Some regulated activities can be approved by the Inland Wetlands Enforcement Officer, and others are approved by the Inland Wetlands Agency.
If a septic system is proposed within 100 feet of a wetland boundary, it too requires a Regulated Activity Permit.
As of October 1, 2009 a Marriage License in the State of Connecticut can only be obtained from the town of occurrence. The marriage MUST be performed in the town indicated on the license.
It is strongly suggested you call ahead with the date and time you wish to come in to ensure there is a Registrar of Vital Records available in the office to execute the license.
To expedite the process please email your worksheet in advance of your visit to: email@example.com
The fee for obtaining a Marriage License in the State of Connecticut is $50.00. Payment method is check or credit card.
Additionally, at the time you obtain your license in Madison, CT we offer you the opportunity to pay for a certified copy of the license which will automatically be sent to you once we have received the original back from the officiator. The current fee for a certified copy of a vital record is $20.
The town maintains the original license and sends certified copies to the State of Connecticut, and any town(s) of residence within Connecticut that are listed on the certificate for the parties involved. Once that occurs, you may purchase certified copies from either the town of occurrence or the town(s) of residence listed on the certificate.
Yes, call or email with the date and time you wish to come in to ensure there is a Registrar of Vital Records available in the office to execute the license.
Please email your worksheet* in advance to firstname.lastname@example.org
*Please do not enter your Social Security Number onto the worksheet. This will be entered during your in-person appointment at the Town Clerk's office.
To pay online visit the Point & Pay LLC
For more information, please see our Late Payment page.
Do not ignore your bill, even if your vehicle has been sold and plates returned to Department of Motor Vehicles, stolen and not recovered, declared a total loss, or if you have moved from Madison or moved out of Connecticut. If any of these situations apply to you, you may be entitled to a credit. Contact the Assessor for information regarding the acceptable forms of proof for the issuance of a credit. Two forms of written proof are required, and you must apply for the credit within a limited time.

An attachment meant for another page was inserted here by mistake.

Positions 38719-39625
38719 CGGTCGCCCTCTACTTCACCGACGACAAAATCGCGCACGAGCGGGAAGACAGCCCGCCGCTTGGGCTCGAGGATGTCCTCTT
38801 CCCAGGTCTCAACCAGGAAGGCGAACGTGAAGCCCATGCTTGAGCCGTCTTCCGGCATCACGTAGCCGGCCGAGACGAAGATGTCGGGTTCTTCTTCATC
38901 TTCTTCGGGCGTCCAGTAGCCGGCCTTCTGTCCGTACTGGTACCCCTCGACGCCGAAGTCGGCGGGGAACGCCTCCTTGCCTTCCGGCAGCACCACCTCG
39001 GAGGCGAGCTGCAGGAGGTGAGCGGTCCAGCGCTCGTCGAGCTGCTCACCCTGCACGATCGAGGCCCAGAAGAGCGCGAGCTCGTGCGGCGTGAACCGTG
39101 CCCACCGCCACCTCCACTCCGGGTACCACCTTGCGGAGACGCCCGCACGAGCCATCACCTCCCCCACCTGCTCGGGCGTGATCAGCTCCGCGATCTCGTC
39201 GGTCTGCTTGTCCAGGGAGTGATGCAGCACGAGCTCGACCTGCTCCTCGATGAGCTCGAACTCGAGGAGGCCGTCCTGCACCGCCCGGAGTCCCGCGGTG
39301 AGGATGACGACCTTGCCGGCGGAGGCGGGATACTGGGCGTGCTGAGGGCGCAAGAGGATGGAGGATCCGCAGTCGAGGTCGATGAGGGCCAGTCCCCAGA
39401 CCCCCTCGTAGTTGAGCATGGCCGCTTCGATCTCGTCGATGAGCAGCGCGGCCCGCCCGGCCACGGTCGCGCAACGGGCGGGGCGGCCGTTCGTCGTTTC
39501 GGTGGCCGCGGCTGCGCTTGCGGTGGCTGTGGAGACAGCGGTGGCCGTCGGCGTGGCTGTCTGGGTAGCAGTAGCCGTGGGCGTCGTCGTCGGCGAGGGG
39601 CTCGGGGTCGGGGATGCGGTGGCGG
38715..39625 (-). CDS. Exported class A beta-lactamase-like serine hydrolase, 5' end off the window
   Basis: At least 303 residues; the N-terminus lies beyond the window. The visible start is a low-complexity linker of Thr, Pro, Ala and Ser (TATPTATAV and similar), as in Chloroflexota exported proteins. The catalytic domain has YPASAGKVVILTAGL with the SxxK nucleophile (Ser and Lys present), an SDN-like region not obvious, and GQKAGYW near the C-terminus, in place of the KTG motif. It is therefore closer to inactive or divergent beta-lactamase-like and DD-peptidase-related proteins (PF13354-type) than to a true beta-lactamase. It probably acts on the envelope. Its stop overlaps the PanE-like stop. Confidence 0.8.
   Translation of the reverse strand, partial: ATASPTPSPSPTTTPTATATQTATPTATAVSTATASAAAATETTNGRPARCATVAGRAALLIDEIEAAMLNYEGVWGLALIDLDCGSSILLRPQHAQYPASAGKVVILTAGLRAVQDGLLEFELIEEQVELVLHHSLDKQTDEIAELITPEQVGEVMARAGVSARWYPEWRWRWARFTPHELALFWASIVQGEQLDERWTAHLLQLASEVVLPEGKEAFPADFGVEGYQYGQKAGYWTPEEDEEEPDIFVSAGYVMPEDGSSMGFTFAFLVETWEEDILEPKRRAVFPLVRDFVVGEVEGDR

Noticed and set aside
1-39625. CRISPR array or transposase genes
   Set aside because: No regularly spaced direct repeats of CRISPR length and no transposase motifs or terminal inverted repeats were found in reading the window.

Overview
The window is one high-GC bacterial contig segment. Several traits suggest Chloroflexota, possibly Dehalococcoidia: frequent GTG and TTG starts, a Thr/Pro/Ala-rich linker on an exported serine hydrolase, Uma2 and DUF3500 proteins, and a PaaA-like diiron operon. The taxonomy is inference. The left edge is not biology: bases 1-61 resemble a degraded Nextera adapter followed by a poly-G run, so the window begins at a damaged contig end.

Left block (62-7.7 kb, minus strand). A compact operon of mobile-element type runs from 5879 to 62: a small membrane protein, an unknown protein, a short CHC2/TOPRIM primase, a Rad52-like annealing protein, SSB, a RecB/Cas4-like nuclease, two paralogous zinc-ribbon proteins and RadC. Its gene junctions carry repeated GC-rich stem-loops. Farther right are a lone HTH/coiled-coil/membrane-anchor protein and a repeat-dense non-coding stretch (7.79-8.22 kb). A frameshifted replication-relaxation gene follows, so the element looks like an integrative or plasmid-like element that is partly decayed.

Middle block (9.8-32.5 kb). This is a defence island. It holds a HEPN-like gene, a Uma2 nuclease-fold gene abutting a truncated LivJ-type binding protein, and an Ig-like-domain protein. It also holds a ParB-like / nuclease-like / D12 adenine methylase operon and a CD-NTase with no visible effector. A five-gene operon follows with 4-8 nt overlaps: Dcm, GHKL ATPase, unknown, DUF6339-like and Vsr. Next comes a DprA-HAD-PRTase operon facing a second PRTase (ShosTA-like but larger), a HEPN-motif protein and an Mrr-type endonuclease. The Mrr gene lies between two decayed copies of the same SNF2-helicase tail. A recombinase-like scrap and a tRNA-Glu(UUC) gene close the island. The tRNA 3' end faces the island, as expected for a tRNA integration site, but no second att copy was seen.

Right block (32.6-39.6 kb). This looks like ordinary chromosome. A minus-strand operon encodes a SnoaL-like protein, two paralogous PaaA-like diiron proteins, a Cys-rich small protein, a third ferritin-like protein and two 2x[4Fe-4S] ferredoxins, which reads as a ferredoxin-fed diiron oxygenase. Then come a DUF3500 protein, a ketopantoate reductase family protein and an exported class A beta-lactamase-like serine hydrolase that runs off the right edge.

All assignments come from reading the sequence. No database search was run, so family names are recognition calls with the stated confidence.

All delinquent taxes in your name must be paid in full for immediate clearance.
If you move, you must notify the Department of Motor Vehicles of your new address within 48 hours. Be sure that you request a change of address on your driver's license and on your vehicle registration(s). Post cards for this are available at the Tax Collector's Office and the Police Department. Motor Vehicle Proration Page
Standard price guidelines are used in determining the value of motor vehicles. Assessments for tax purposes are based upon 70% of clean retail value, as determined by the NADA book.
Yes. If you or your spouse are age 65 or older, permanently reside in Madison (legal residence), own your home and meet certain income restrictions, you may be eligible for one or more forms of town or state-financed tax relief. To inquire about income eligibility requirements, or for information about these programs, contact the Senior Services Department at 203-245-5627.
There is no statutory rule concerning the time period covered by real estate tax bills. In Madison, the real estate tax bill covers the period from July 1 to June 30. If you buy or sell real estate, an adjustment for real estate taxes will be made by the attorneys who are handling the closing. Care should be taken to ensure taxes are paid, particularly when a closing occurs within 60 days of a tax due date.